Feed only the heifers you need 

Feeding too many heifers can be a significant profit drain on a dairy. How do you know if you have too many? A herd calving at 23 months with a 30% cull rate needs 63 heifers per 100 cows to maintain herd size. Change calving age to 24 months, and cull rate to 40%, and the same herd needs 88 heifers per 100 cows. A table is available here to help you find your sweet spot. You might not even want to breed every open cow. In today’s market, any extra heifers should be sold as early in life as possible. 

Focus on early intake 

A successful weaning starts within the first week of a calf’s life. We know from research that a calf need to be eating about 0.25 to 0.5 pound of starter a day to start a 21-day clock in which the rumen will fully develop. HerdFirst® features a distinctive palatability-enhancing flavoring to entice intake in calves as young as two days of age. Our carbohydrate balancing also favors higher intake. Encouraging starter intake with only a few handfuls of feed can be time consuming, but the hard work will pay off. 

Be careful about feeding so much milk 

Calves that are fed too much milk don’t consume the dry feeds necessary to properly develop the rumen. In fact, an analysis done by Penn State found that for each 0.5 pound more milk or milk replacer fed a day (dry matter basis), calves ate about 0.33 pound of starter. Be sure to fit the liquid feeding program to your goals for weaning age, daily gain, and cost per pound of gain to. For farms feeding more than two pounds of solids per day of milk or milk replacer, extra care needs to be taken to make sure calves are eating plenty of starter before they are weaned.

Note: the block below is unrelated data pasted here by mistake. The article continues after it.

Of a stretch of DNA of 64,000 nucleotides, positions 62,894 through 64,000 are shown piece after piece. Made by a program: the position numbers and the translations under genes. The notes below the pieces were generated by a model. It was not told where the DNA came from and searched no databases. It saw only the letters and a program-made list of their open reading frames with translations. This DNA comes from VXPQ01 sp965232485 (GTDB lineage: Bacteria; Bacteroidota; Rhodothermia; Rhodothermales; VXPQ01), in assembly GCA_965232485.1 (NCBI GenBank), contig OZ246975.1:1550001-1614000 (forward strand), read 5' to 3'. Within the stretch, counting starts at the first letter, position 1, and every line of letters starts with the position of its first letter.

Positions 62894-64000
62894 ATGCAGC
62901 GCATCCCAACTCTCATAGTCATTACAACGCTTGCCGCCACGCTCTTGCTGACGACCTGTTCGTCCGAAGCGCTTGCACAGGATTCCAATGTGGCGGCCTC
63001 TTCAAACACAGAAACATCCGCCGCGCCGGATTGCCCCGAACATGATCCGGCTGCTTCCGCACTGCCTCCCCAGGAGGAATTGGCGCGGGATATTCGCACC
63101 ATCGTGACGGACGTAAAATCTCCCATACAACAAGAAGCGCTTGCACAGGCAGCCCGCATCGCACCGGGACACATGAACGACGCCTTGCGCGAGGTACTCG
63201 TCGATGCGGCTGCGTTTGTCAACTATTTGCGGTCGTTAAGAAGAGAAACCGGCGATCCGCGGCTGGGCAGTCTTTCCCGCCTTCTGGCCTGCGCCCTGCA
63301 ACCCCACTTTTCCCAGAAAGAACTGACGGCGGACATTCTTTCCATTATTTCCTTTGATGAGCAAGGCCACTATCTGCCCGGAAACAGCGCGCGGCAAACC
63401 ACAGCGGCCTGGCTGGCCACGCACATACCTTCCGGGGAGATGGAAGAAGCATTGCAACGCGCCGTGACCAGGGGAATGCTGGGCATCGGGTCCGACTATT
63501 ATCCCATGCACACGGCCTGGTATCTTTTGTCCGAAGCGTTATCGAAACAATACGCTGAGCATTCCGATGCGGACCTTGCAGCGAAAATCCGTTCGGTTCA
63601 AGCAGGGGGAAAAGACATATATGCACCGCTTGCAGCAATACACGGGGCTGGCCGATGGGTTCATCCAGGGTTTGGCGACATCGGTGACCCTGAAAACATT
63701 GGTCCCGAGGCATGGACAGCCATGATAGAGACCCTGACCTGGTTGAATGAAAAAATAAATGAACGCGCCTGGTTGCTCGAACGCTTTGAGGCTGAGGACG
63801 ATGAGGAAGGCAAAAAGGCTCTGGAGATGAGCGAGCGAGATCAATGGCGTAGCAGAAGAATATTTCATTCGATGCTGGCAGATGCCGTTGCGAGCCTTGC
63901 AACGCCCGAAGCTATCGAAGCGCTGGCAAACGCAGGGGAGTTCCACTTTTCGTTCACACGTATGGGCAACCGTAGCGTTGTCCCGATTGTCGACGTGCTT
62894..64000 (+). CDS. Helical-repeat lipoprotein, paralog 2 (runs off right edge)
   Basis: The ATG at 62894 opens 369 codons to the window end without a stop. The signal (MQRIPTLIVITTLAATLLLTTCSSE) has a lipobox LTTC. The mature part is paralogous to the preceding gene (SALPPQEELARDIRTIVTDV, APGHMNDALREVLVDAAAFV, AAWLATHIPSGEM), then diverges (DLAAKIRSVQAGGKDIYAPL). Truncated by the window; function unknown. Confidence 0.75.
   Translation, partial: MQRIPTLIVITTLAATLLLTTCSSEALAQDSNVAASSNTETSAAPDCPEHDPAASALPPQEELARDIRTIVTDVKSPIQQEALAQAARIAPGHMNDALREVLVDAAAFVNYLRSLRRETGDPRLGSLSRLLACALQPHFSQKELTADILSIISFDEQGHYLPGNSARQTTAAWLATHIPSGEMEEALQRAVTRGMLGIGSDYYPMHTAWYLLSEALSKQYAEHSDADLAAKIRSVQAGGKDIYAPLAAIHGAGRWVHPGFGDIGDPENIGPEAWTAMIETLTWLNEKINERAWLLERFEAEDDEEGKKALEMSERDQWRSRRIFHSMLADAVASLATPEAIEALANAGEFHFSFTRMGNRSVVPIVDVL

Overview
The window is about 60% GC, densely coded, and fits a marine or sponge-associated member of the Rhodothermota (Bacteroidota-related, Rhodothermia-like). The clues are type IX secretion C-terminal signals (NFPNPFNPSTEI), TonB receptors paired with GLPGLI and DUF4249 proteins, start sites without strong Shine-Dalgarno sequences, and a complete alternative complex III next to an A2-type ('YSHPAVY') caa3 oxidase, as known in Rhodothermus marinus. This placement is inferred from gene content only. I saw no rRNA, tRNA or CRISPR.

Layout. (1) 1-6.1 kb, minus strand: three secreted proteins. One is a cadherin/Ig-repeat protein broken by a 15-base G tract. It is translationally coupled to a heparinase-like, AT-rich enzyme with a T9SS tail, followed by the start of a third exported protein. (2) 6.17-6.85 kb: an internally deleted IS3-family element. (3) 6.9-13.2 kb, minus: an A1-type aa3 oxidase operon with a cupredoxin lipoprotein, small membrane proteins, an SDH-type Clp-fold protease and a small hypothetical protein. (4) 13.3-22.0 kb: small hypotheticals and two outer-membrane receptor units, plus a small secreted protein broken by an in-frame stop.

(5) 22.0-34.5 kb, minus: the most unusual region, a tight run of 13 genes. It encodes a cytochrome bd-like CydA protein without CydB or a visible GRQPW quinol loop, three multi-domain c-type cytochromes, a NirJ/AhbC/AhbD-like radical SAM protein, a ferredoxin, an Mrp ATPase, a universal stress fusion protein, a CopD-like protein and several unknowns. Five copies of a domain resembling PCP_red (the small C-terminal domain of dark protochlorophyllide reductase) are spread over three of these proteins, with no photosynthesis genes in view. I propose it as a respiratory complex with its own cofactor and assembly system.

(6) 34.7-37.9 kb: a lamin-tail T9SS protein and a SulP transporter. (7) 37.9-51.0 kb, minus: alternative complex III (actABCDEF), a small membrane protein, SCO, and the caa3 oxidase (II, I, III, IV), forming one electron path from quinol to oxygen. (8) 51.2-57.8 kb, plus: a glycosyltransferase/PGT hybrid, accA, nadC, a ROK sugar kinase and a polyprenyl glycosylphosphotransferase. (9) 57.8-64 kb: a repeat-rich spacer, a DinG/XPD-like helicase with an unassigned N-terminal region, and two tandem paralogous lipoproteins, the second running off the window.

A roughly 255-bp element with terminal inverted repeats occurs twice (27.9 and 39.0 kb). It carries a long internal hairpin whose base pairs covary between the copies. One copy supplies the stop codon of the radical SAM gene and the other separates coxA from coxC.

Don’t waste protein 

Everyone knows that amino acids are the building blocks of protein, but when it comes to calf nutrition programs, we’ve been slow to pay attention to them. HerdFirst makes the bold statement that amino acid ratio, not protein percentages, are what drive growth. An ideal amino acid ratio means that lysine, methionine and threonine are balanced to prevent them from limiting the utilization of protein for growth. The result is that the calf is able to use the protein for muscle and frame growth, rather than losing it in her urine and manure.